Politics, not economics, has long kept offshore oil drilling far from Florida, with elected officials writing bills and orders to keep rigs away despite clear industry interest.
President Donald Trump followed that precedent this week by announcing an extension of the moratorium on new drilling in much of the eastern Gulf of Mexico, a move quickly dismissed by critics as a political ploy to court voters. Though short of the permanent ban that drilling opponents desire, some wonder whether the president — intentionally or not — may have stalled the fight long enough for an economic shift away from fossil fuels to take hold.
“It seems now the battle for Florida is coming to a close,” said Tyler Priest, a University of Iowa professor who specializes in the history of U.S. oil. “It’s the last gasp possibly of any effort to drill off of Florida’s shores.”
Trump’s order will block oil and gas companies from buying new leases in federal waters in the eastern Gulf of Mexico, Straits of Florida and southern Atlantic Ocean until July 1, 2032. The question now is: Will the industry even have interest then?
Across the world, people are demanding cuts to carbon emissions to slow climate change. Meanwhile, the coronavirus pandemic has pinched the oil market.
“Based on what we know and see today, it certainly looks challenging” for drilling to expand nearer to Florida, said Mark Finley, a fellow in energy and global oil at Rice University’s Baker Institute for Public Policy. He cautioned that no one can confidently predict oil’s future.
Those who have fought drilling around Florida are not resting on Trump’s words. Democrats say he is attempting to gloss over a shoddy environmental record and secure support in a pivotal election state. Floridians oppose drilling closer to their beaches, worrying about the effect of spills on tourism and about rigs interfering with a key military testing ground. In 2018, nearly 70 percent of voters passed a ban on drilling in state waters.
“No one is fooled by an executive order that can be rescinded at any time,” said Rep. Kathy Castor, a Tampa Democrat, in a statement. Trump’s order was at odds with a drilling plan released by his administration about two years ago, which proposed lease sales closer to Florida to drum up domestic oil production and secure American “energy dominance.”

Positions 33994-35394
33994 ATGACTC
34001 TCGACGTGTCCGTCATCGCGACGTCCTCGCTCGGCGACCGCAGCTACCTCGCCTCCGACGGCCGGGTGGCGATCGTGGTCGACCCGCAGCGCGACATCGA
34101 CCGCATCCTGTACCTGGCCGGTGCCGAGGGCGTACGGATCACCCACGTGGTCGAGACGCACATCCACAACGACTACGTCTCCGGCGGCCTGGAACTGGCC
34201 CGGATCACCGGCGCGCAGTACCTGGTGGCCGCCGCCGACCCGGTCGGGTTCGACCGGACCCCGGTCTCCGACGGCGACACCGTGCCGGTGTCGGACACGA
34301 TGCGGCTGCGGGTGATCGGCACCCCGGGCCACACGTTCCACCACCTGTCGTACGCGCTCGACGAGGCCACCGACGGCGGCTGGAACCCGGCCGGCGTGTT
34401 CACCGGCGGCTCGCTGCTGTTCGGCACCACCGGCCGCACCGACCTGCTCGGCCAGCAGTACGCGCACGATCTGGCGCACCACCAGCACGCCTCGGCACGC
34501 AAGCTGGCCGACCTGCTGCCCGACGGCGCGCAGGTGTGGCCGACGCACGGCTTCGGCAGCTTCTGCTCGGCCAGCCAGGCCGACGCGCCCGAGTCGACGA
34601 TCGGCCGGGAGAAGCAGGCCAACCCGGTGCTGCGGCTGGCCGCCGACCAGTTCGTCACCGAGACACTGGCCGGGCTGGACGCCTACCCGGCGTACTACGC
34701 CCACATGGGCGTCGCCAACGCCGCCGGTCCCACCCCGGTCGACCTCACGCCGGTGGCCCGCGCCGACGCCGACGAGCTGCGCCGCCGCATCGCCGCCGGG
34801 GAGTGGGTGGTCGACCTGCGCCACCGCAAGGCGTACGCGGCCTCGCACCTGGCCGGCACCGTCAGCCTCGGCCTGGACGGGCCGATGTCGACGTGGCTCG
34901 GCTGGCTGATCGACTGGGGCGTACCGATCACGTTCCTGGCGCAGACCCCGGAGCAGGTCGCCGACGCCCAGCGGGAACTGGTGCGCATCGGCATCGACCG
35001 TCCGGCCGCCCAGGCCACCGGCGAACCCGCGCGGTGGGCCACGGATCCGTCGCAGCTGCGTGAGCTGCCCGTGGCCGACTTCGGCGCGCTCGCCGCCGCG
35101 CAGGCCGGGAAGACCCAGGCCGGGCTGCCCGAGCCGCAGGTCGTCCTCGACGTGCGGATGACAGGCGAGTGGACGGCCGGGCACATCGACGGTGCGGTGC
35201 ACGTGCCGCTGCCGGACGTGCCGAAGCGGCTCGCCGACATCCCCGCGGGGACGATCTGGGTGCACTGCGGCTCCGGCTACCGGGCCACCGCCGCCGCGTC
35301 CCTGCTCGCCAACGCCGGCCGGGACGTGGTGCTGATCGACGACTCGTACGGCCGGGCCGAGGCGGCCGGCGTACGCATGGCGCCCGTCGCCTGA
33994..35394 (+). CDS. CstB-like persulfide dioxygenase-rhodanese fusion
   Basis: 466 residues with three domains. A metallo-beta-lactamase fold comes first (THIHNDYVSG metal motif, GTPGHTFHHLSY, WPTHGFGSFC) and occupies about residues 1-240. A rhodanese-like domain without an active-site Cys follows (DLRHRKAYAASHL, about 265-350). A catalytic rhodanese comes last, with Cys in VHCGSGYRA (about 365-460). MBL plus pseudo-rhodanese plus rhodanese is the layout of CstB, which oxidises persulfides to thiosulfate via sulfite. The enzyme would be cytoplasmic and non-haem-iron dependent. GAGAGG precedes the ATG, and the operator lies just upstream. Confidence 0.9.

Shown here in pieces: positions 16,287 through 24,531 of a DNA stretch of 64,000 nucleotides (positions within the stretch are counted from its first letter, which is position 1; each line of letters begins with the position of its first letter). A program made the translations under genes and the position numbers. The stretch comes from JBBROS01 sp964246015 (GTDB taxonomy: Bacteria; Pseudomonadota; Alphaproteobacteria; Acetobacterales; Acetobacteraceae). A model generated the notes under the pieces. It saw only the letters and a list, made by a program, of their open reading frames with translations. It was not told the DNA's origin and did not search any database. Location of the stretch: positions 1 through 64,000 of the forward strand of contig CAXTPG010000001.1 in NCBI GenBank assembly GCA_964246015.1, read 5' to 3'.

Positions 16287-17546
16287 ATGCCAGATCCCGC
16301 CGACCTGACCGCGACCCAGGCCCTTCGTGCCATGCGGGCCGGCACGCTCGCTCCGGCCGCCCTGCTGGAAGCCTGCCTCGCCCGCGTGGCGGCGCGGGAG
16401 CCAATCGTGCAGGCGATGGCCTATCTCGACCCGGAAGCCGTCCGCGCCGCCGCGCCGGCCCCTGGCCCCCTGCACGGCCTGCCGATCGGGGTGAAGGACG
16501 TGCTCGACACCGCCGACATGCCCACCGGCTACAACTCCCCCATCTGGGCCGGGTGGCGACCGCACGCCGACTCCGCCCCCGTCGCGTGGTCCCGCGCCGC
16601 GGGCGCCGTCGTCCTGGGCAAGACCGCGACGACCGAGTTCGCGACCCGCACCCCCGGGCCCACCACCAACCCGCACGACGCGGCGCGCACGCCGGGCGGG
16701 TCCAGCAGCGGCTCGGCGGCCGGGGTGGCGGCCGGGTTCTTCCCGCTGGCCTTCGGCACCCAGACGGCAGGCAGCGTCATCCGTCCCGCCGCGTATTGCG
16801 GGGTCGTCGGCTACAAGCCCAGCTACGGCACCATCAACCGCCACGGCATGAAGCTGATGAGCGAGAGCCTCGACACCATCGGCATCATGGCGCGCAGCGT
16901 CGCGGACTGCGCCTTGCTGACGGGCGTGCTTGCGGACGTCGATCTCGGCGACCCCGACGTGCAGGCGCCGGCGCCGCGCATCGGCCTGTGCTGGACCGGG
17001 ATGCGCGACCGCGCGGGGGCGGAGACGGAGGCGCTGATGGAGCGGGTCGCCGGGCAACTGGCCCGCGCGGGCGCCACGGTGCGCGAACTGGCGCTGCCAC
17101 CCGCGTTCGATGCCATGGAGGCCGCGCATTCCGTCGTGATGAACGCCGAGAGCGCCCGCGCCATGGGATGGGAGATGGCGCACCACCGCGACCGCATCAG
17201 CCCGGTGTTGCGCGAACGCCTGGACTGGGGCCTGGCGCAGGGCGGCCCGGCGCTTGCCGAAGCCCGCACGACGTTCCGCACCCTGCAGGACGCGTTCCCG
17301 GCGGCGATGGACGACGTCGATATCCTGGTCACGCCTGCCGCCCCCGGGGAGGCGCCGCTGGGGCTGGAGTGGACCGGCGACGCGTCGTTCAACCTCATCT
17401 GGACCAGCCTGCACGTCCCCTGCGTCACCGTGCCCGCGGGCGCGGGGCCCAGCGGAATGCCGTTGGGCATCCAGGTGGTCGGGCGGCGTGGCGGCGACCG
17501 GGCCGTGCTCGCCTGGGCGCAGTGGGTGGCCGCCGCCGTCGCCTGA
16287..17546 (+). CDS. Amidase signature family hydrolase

A surer policy, some noted, would be for the U.S. Senate to pass a permanent extension of the moratorium, like the House of Representatives did last year.
Beyond election year positioning, though, are financial realities that analysts say forecast an uncertain future for offshore oil here.
Companies have found a fast and cheap way of getting what they need from shale on land, said Finley, the former senior U.S. economist at BP. Offshore rigs, by contrast, take longer to pay off and meet shifting demands.
Oil operators could also invest further outside the U.S. in South America and Africa, said Mark Shuster, associate director at the University of Texas at Austin’s Bureau of Economic Geology.
“It may be that companies say this is never going to happen and lose interest,” said Shuster, who used to work for Shell.
Before the extension, a moratorium on leasing was supposed to expire in 2022. It takes years from a sale for a rig to appear because of hurdles with permitting, surveying and construction. After the extension, the earliest drillers could start producing in federal waters around Florida is likely closer to 2040. Market forecasts differ on when the world will reach peak oil demand, but some suggest the date could fall about then or perhaps even earlier.
The industry already has the existing sites it needs to meet needs today and for years to come, so “the practical value of any conventional exploration diminishes every day,” Artem Abramov, head of shale research at the firm Rystad Energy, said in a statement.
The push toward renewable energy is also only intensifying, analysts say. Former Vice President Joe Biden has said he would try to move the United States to reach net-zero carbon emissions by 2050. Aggressive regulation would stunt the market for fossil fuels further.
Terry Childs, head of RigLogix at Westwood Global Energy Group, which tracks data on offshore drilling for energy companies, said they did not show much interest in the latest lease sales in the eastern Gulf of Mexico outside moratorium boundaries.
“My guess would be that 10 years from now, barring something out of the ordinary, there would not be much interest in drilling there,” Childs wrote in an email.
Mfon Usoro, a senior analyst at Wood Mackenzie, an energy consultant that works with oil and gas producers, said in a statement that “the future of the U.S. Gulf of Mexico is underpinned by existing areas that are already able to be leased.”
The industry, nevertheless, was frustrated by the order from a president considered accommodating to oil and gas companies.
“The U.S. offshore should be the region of choice for producers today and in 2032, as Americans will continue to depend upon reliable, affordable supplies of oil and gas through 2040 and beyond,” Erik Milito, president of the National Offshore Industries Association, said in a statement. “We fully expect the industry will remain interested in the prospects of developing oil and gas resources in the eastern Gulf of Mexico and other U.S. regions for years to come.”